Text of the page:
flightless hag

A chronicle of the adventures of birdwoman: a lonely, talentless freak who wanders the internet in search of entertainment.

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I'm a 40-something married white female, survivor of weight watchers, avid reader of pulp. Dogs (not cats), extreme right (handed, not politics), ENTJ, alto, wanna-be knitter.

March 16, 2010

Is it the age, or is it the time?

I recently assigned my third project to my kids. They had to keep a science journal for the marking period. Each week, they were to cut out or print out an article from a newspaper. They had to write three paragraphs: summarize the article, link it to science (and explain the science), and give an opinion about the article or the science.

Of course, it was "too much, miss!" If I had a dollar for every time... anyway.

One of my better students handed hers in. It was hand written, which makes the fact that it was grammatically correct and almost completely spelled correctly much more awesome. She had articles on a new FBI database (science: technology), unsolved shootings in the city (ballistics and forensics), the new soda and sweets tax (health), and many others. The thing that struck me was, every opinion of hers came down to this: there aren't enough laws or enough law enforcement. Every problem - including obesity - can and should be litigated.

I remembered back to an essay contest I was required to enter my sophomore year of high school. We had to write a letter to a world leader, letting them know how we could make the world more peaceful. I was angry - I hated writing essays. So I wrote my letter to "Joe", the average man in the streets. I asked him how he could expect his leader to make a difference when Joe did all sorts of mean things. Blah blah blah. Filled it with sentimental sap. My teacher was peeved, but whatever. He couldn't prove I had done it tongue in cheek.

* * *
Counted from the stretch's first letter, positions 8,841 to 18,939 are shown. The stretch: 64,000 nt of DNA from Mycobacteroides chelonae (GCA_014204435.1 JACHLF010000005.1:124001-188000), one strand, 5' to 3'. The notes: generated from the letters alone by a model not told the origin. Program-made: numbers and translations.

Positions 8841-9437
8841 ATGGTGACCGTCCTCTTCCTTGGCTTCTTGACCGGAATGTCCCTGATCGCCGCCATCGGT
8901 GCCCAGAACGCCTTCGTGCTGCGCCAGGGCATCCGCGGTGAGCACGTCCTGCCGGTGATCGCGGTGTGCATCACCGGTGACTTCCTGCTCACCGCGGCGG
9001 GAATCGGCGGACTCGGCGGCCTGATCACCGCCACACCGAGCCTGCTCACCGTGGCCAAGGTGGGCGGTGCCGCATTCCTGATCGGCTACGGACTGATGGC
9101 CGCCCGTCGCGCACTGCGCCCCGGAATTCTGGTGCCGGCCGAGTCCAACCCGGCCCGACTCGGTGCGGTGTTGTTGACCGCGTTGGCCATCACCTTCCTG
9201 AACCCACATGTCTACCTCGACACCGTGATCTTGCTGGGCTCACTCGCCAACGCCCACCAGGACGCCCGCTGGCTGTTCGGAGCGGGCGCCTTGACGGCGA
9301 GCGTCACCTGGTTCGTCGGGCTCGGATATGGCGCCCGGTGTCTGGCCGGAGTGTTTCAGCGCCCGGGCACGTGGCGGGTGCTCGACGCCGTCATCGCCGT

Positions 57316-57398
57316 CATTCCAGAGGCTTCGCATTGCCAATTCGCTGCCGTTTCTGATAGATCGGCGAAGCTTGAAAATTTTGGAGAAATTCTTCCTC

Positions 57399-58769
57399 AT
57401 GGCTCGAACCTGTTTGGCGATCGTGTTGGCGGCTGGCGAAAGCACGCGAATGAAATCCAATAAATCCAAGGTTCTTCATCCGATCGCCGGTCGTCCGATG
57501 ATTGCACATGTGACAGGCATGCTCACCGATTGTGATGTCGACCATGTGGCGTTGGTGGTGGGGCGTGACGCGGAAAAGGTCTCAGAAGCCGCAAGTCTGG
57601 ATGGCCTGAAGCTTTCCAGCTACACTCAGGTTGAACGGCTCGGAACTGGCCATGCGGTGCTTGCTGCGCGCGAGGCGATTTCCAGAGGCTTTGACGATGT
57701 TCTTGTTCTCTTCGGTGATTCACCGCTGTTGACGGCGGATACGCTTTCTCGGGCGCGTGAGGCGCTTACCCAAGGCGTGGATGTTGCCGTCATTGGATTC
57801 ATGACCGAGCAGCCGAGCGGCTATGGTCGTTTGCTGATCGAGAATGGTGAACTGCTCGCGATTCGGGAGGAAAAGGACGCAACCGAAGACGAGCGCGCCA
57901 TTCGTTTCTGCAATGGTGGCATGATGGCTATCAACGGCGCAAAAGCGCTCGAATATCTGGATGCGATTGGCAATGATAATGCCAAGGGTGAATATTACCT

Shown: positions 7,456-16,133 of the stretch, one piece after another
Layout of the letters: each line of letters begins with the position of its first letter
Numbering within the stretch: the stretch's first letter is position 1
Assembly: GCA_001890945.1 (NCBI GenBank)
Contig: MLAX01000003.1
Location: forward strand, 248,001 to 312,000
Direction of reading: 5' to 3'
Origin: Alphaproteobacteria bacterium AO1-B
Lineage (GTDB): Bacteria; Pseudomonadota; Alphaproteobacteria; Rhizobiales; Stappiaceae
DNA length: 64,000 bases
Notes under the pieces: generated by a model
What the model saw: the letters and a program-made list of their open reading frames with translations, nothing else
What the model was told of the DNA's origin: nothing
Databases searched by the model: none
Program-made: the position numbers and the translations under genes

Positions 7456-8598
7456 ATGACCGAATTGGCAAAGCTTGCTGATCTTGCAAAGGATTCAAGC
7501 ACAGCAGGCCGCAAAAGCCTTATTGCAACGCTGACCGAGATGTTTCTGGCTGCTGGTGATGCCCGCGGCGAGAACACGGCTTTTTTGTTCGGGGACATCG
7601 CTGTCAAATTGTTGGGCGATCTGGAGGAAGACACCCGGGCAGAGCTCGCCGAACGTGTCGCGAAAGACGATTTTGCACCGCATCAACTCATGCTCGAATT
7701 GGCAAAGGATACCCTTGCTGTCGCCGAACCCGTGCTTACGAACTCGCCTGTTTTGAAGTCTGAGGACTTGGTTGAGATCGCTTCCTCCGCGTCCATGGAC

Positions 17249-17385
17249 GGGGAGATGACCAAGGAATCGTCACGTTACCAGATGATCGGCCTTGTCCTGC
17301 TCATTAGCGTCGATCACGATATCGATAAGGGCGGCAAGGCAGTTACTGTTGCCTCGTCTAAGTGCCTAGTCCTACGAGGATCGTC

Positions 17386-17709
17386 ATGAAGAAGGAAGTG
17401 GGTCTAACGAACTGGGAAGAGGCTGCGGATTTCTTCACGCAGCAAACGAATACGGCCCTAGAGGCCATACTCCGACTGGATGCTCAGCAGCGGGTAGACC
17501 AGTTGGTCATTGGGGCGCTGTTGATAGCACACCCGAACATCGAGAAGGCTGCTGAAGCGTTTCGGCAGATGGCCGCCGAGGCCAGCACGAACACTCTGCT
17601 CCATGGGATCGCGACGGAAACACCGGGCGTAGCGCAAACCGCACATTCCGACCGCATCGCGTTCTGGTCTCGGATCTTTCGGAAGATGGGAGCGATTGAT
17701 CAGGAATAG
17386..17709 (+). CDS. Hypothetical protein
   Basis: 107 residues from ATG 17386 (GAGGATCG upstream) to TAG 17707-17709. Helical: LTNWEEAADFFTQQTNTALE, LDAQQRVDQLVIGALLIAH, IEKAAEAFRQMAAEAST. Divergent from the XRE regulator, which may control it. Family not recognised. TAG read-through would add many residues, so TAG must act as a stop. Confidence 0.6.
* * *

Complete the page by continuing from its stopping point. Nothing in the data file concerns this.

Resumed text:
I won second place. He laughed his butt off with me.

The first place essay, I think, was to Ronald Reagan - telling him to cool his jets. But it stuck to me, even then, that we all expected someone else to solve our problems for us.

So, my question: is it the age (teenager) who thinks that government can actually do something worthwhile, or is it the time (now, 21st century) where we put more faith in law than in humanity?


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Blogger cube said...

Philosophically, I think we, as individuals, have lost a goodly part of the sense of responsibility for our actions that people in previous generations took for granted as part of life. I have seen the sense of entitlement grow in my lifetime alone, much less what I read about in historical references.

I would like to blame the liberal educational establishment, but I know that conservatives have been sitting on their hands letting it happen and are, thus, partially to blame.

March 18, 2010 12:49 PM  
Blogger birdwoman said...

I don't know - I remember as a kid, watching my aunt and uncle line up to collect their "benefits", even though they had no need for them. They were the WWII generation, and they collected a heck of a lot more than they ever put in to the system. And they saw it as their right.

I wonder if the sense of entitlement doesn't come from having entitlements to begin with.


March 18, 2010 2:21 PM  
Blogger cube said...

I don't remember my family members receiving benefits, but when we were impoverished college students, my best friend took advantage of food stamps and was always after me to do the same. I just couldn't bring myself to do it, not with my upbringing. She always thought I should've taken advantage of the system.

March 22, 2010 4:33 PM  
Blogger birdwoman said...

Same here - I remember my students ragging on me because I lived on my 7K a year stipend. It was tough, but I was able to do it.

At the same time, when my dad died, my mom took the social security. Of course, sibs and I have more than paid back anything my mom took, and we know that we're not getting anything out of that system, ourselves...


March 22, 2010 4:44 PM  

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